I was reading Drew Nellins Smith’s “Let’s Not Get It On: The Indefensible Sex Scene” and found myself making faces at the article. It’s unimaginative, to say the least.
The first problem the author has is that they haven’t read. There is plenty of (gasp!) fanfiction which has provocative and wonderful sex scenes. The same is true with the Romance genre of fiction. Both provide sex scenes that are crucial to character development.
(If you feel the need to mock Romance, bite me. It was one of my staples growing up, right next to James Joyce.)
And that’s the second problem the author seems to have: the inability to recognize that character development and sex go hand in hand. They focus so wholly on the matter of sex in literature they never mention the characters. How are they feeling about this?
The author says of their own book:
Though my own sex scenes weren’t written with titillation in mind, if I had to choose a point of inspiration for them, a certain kind of amateur pornography comes closest, the kind where you actually believe they’ve forgotten the camera is there, and the effect is that of a documentary.
Scenes weren’t written with titillation in mind, and amateur pornography. Objectifying the characters, then, and taking an external viewpoint. But, I would say in nine out of ten sex scenes there ought to be titillation, and there ought to be subjectification. Because if you look at it from the characters’ point view, no matter what consenting adults were involved, of course it is titillating. Of course it is hot. They’re having sex, duh. They’re feeling the good juju.
Subjectification, the opposite of objectification, is rooting sex in the personal. How are the characters feeling? What is turning them on? Why? What smells and tastes and touches arouse them, what acts make them flush and tremble and sweat?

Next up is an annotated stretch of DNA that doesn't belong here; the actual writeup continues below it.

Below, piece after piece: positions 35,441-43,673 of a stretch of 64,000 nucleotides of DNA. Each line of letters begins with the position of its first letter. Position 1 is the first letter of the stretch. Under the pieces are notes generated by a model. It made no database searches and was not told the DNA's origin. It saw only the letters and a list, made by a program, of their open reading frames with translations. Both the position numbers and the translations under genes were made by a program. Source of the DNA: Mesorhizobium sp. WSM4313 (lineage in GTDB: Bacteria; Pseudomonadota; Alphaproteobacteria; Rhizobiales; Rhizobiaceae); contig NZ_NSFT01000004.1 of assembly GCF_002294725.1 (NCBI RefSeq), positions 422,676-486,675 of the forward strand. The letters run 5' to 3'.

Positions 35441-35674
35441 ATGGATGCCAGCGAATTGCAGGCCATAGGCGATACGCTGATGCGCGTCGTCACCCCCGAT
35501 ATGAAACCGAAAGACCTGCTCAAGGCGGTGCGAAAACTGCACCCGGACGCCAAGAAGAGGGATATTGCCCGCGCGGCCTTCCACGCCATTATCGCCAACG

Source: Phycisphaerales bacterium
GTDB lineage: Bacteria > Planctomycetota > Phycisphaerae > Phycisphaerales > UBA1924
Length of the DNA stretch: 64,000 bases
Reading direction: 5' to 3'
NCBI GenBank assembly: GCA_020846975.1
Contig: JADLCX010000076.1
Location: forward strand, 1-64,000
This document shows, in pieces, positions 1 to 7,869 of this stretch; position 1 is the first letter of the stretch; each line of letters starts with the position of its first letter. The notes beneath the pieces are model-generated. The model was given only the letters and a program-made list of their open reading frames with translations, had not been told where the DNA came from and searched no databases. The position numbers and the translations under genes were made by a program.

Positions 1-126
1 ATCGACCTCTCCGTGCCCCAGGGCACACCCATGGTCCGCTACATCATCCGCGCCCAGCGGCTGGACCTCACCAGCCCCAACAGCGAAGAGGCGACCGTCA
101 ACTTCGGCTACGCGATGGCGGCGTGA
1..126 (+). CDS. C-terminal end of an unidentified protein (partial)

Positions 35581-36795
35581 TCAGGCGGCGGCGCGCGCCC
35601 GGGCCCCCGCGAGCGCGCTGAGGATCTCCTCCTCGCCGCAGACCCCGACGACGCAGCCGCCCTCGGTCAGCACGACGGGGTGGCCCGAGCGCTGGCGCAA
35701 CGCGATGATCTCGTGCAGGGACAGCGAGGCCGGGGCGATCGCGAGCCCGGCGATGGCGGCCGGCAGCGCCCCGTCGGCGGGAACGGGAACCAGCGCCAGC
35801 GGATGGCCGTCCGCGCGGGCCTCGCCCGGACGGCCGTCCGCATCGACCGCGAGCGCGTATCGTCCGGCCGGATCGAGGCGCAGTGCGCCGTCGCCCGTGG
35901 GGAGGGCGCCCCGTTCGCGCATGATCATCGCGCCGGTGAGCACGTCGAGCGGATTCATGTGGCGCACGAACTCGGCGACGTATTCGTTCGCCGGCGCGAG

It is through the characters we discover what is “hot” (or not) and it is through them we find guidance in writing our sex scenes.
Lastly, the author also states:
In writing my own book full of sex, there was almost no one I could turn to for inspiration. There wasn’t a single book I looked to and thought, “What I’m trying to do is write sex like she did or like he did.”
Aside from the obvious lack of reading Romance and erotic fiction, I would say this approach is also flawed. You should not be asking if there is a book out there which writes sex like you do. You should be asking yourself what book is out there writes like you want to for this project.
When I began my novella Bloom I knew it would be a project packed with sex and there would be nothing quite like it to compare to. Instead of dwelling on that, I looked to similar tomes with quite, understated narratives, such as Kitchen by Banana Yoshimoto. Kitchen remains an inspiration for the project. There is not a sex scene in Kitchen, but it guides me, nonetheless, and I am able to understand what choices I should make based on that slender little tome.
No, there is a place for sex in fiction, and it can be done well (you don’t even have to use the word loins!). I hope the author can learn more about genre fiction and erotic writing and expand their writerly palette, as it were.
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